Ferrimagnets are composed of two centers which are magnetized at different strengths and point in opposing directions. Two-dimensional, quasi-flat ferrimagnets...

Im Focus: World's thinnest hologram paves path to new 3-D world

Nano-hologram paves way for integration of 3-D holography into everyday electronics

An Australian-Chinese research team has created the world's thinnest hologram, paving the way towards the integration of 3D holography into everyday...

Im Focus: Using graphene to create quantum bits

In the race to produce a quantum computer, a number of projects are seeking a way to create quantum bits -- or qubits -- that are stable, meaning they are not much affected by changes in their environment. This normally needs highly nonlinear non-dissipative elements capable of functioning at very low temperatures.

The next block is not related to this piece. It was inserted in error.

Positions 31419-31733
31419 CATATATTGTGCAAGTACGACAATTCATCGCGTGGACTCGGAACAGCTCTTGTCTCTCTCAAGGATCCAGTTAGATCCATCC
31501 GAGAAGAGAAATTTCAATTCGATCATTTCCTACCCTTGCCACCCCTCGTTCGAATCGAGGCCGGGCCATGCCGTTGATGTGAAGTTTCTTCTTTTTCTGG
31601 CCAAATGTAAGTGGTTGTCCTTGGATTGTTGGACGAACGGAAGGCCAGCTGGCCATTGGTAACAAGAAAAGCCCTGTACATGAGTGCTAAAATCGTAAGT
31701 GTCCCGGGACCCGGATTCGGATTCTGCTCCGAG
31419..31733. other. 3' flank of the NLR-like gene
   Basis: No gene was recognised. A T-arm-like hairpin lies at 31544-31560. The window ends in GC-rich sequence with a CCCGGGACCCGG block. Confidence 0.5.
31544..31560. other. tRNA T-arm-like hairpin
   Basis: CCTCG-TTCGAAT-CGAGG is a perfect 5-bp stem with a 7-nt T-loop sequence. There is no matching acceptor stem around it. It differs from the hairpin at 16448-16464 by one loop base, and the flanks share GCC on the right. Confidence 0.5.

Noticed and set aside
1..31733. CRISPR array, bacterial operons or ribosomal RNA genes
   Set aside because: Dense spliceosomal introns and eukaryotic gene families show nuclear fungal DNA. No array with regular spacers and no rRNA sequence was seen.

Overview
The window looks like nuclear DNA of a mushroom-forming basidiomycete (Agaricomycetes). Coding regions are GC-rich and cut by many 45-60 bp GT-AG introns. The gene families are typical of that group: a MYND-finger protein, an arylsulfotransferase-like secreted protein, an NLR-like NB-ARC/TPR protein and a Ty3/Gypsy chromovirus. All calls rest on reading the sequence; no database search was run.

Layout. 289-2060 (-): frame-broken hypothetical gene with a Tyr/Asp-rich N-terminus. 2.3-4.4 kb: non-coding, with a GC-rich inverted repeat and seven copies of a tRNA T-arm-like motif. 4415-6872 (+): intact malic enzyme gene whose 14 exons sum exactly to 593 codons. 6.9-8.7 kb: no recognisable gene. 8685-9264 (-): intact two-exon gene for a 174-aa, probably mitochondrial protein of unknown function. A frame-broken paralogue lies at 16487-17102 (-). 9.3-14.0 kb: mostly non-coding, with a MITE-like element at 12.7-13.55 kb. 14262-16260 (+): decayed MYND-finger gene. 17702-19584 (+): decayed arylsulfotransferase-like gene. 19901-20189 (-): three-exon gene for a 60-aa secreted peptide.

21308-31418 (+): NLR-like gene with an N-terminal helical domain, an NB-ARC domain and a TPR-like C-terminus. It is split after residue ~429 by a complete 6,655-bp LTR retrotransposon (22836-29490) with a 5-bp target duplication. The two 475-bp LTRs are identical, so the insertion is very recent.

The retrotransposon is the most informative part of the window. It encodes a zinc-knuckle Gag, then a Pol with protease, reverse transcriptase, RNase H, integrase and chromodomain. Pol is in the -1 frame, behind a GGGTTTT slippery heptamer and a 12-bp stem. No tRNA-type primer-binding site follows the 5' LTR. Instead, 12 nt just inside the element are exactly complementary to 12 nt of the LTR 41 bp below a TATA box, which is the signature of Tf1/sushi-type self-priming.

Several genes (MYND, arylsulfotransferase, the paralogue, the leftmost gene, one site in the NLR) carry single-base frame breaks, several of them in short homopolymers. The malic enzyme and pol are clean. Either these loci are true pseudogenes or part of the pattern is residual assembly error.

In pursuit of this goal, researchers at EPFL's Laboratory of Photonics and Quantum Measurements LPQM (STI/SB), have investigated a nonlinear graphene-based...

Im Focus: Bacteria harness the lotus effect to protect themselves

Biofilms: Researchers find the causes of water-repelling properties

Dental plaque and the viscous brown slime in drainpipes are two familiar examples of bacterial biofilms. Removing such bacterial depositions from surfaces is...

All Focus news of the innovation-report >>>

Anzeige

Anzeige

Event News

AWK Aachen Machine Tool Colloquium 2017: Internet of Production for Agile Enterprises

23.05.2017 | Event News

Dortmund MST Conference presents Individualized Healthcare Solutions with micro and nanotechnology

22.05.2017 | Event News

Innovation 4.0: Shaping a humane fourth industrial revolution

17.05.2017 | Event News

 
Latest News

Scientists propose synestia, a new type of planetary object

23.05.2017 | Physics and Astronomy

Zap! Graphene is bad news for bacteria

23.05.2017 | Life Sciences

Medical gamma-ray camera is now palm-sized

23.05.2017 | Medical Engineering

VideoLinks
B2B-VideoLinks
More VideoLinks >>>